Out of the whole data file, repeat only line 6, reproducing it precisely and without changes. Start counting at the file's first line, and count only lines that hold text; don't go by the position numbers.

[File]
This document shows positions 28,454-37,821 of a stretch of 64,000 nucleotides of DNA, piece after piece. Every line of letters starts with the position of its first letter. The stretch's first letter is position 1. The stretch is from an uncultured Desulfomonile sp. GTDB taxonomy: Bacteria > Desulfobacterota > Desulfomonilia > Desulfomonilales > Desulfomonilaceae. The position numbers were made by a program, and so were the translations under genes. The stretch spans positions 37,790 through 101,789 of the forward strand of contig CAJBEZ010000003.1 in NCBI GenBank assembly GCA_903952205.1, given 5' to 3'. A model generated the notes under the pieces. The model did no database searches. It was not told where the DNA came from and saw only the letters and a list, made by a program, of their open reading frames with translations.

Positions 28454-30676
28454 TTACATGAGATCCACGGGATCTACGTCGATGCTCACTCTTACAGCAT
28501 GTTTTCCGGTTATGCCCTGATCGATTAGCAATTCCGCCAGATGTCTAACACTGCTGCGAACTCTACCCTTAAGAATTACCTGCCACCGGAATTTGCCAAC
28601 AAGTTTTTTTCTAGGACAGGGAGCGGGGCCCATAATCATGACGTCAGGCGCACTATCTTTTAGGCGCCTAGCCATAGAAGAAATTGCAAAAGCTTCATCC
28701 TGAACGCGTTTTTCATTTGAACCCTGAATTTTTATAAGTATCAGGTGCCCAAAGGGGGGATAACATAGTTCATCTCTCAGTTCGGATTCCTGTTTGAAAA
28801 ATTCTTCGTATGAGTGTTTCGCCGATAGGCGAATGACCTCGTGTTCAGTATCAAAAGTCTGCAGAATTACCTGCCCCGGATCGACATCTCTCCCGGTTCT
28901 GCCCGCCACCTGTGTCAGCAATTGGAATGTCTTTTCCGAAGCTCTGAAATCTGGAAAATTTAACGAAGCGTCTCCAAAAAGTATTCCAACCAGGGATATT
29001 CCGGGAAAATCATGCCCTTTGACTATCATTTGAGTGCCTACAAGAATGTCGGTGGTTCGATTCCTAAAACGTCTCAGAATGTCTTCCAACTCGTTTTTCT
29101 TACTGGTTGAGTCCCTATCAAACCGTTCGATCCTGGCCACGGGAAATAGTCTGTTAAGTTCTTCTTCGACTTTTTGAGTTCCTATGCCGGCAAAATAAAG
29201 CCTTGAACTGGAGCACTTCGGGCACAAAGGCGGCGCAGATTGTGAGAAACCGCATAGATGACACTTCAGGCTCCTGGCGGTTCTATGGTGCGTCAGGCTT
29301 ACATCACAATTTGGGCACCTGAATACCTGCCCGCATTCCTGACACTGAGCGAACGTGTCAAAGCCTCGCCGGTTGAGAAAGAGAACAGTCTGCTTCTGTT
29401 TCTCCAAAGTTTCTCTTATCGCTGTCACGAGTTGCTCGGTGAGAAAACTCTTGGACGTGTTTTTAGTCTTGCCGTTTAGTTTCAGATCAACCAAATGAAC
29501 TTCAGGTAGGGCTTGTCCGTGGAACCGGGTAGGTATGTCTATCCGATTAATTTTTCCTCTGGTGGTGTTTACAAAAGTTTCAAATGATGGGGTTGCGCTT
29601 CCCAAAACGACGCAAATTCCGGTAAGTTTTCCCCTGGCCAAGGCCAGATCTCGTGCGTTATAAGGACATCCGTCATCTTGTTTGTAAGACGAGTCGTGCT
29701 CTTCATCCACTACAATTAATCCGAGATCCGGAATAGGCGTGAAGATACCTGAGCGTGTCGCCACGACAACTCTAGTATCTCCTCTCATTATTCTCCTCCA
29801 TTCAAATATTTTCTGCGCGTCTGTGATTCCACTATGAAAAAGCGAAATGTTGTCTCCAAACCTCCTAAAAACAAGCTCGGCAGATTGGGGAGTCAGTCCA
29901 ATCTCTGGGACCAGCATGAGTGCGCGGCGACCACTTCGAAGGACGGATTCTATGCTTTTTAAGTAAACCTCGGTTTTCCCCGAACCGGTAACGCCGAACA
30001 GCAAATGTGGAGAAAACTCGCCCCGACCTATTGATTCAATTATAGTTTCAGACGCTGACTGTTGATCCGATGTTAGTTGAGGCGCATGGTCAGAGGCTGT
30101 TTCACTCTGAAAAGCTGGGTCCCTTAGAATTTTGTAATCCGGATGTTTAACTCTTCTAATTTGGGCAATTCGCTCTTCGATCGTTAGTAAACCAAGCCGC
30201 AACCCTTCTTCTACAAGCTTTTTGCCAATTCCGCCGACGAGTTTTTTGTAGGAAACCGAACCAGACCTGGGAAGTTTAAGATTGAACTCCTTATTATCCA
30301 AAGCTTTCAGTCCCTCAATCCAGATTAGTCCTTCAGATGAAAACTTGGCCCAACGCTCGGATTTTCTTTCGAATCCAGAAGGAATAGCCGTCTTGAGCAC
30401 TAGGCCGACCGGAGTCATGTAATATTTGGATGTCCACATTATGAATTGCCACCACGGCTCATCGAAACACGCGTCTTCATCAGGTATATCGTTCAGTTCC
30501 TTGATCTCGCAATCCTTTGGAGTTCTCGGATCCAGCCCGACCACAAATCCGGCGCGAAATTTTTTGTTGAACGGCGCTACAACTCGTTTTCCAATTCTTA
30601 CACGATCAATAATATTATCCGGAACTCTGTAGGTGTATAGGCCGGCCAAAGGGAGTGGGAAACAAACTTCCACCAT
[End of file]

28701 TGAACGCGTTTTTCATTTGAACCCTGAATTTTTATAAGTATCAGGTGCCCAAAGGGGGGATAACATAGTTCATCTCTCAGTTCGGATTCCTGTTTGAAAA